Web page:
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    Which specialisms are best for balancing both work and family life, i.e. one which doesn't require you to work 16 hours a day where you never get to see your family?
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    (Original post by gradbio)
    Which specialisms are best for balancing both work and family life, i.e. one which doesn't require you to work 16 hours a day where you never get to see your family?
    Fairly certain no specialty requires you to work 16 hours a day, (especially as you progress).

    Anyway, GP has traditionally been considered family friendly.
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    I feel that in the future I'm going to really value free time so I actually want to know this too
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    (Original post by Democracy)
    Fairly certain no specialty requires you to work 16 hours a day, (especially as you progress).

    Anyway, GP has traditionally been considered family friendly.
    16 hours was a random example lol. Basically I meant one that doesn't require you to work so many hours where you don't get to ''play'' or see your family.
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    (Original post by gradbio)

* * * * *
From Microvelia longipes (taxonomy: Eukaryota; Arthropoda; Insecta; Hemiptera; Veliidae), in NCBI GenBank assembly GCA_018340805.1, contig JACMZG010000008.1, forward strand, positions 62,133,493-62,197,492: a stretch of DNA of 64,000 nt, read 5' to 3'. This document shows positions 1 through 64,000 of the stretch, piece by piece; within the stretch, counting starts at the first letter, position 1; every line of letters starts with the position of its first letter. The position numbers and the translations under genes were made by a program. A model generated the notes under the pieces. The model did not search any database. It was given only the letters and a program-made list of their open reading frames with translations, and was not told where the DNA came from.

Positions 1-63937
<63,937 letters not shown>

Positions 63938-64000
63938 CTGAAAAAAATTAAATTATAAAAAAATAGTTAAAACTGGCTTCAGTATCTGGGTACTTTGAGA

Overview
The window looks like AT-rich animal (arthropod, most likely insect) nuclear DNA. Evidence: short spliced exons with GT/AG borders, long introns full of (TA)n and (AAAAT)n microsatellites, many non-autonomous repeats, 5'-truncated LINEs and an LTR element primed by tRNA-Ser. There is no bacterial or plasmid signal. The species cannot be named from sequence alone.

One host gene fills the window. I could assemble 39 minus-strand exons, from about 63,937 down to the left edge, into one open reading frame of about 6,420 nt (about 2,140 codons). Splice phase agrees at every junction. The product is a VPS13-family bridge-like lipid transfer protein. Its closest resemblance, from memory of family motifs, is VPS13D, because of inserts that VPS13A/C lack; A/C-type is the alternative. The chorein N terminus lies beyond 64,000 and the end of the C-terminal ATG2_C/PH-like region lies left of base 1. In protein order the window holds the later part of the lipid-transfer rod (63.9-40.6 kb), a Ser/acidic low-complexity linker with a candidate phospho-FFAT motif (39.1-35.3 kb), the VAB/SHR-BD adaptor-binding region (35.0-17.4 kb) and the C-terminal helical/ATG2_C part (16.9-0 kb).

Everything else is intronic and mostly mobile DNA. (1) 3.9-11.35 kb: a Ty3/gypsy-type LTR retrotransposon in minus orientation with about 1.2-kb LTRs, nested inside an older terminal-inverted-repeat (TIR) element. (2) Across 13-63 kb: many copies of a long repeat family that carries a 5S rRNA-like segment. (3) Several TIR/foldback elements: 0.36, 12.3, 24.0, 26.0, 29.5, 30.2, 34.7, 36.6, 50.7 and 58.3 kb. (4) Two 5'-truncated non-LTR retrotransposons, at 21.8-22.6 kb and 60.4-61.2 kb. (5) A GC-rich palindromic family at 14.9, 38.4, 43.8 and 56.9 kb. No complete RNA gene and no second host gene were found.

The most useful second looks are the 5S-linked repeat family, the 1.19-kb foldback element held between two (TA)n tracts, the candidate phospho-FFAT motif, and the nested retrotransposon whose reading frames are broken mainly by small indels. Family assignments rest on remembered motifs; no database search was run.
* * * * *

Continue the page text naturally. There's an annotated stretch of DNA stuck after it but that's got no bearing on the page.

16 hours was a random example lol. Basically I meant one that doesn't require you to work so many hours where you don't get to ''play'' or see your family.
    GP innit.

    Associate specialist/SAS in hospital
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    Anything but surgery or A&E?
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    All specialties, if done full-time, can take up a significant portion of your life if you let them. Even full-time GP can easily include 10 hour+ days, and if you do OOH work it's pretty antisocial.

    The key is that some specialties are more open to flexible/PT working than others, and some specialties hours are more predictable (even if not shorter). GP is, yes, traditionally what women went and did when they wanted to have babies, but as the proportion of women in medicine increases, others have had to catch up or end up with nobody to fill their rotas. Paeds and O&G are also considered more "family friendly" though as a junior in both you'd still have to do antisocial hours, but doing these PT is possible. The other surgical specialties still lag a way behind as there is the (not entirely incorrect) culture that you should be wedded to your job and available at short notice/to do overtime whenever needed. But then I'm not sure inpatient general medicine is any more forgiving at a junior level.

    "Sessional" jobs like anaesthetics are increasingly feasible to do PT, and even A&E is possible - it's true your shifts are all over the place but it's possible to work PT by doing fewer shifts. In my ED there were two part-time female consultants with young kids.

    So in summary, although some are "traditionally" more family friendly, it's possible in any specialty, you'd just have to work harder for it in some than others.
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    Shaman. Then you get to work with your whole tribe!
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    (Original post by digitalis)
    GP innit.

    Associate specialist/SAS in hospital
    Depends, some go on the consultant or middle grade rotas.

    (Original post by Harbour Seal)
    Anything but surgery or A&E?
    No.
 
 
 
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